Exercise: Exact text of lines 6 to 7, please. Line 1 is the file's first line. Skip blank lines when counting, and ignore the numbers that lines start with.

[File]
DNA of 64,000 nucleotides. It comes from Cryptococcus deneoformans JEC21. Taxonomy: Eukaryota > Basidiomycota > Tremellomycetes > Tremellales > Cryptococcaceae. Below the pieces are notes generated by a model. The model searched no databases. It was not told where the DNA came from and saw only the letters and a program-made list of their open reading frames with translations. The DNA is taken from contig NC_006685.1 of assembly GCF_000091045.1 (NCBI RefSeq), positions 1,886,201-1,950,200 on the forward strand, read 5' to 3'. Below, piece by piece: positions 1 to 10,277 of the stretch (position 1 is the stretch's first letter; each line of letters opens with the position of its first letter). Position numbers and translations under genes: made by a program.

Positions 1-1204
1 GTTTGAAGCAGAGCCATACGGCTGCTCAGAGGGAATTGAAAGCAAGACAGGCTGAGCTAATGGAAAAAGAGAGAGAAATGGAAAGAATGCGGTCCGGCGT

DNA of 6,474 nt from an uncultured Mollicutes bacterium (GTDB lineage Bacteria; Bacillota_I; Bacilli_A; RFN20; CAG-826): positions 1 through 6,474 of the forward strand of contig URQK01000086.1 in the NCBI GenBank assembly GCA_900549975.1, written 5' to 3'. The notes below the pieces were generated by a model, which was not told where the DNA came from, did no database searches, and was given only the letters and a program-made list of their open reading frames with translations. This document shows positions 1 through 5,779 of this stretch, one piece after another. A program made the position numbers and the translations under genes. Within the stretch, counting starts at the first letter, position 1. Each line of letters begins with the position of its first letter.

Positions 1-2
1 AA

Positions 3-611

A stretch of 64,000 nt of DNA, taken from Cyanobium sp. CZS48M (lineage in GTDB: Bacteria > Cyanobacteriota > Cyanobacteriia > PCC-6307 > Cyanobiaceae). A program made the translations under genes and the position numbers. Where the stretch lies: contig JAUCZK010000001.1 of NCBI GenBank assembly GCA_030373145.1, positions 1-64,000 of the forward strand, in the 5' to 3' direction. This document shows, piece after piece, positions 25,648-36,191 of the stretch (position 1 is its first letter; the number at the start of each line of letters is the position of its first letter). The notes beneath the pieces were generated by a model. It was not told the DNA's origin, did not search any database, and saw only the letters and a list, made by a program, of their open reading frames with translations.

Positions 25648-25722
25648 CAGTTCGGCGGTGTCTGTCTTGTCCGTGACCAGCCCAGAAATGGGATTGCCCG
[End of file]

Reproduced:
1 AA

Positions 3-611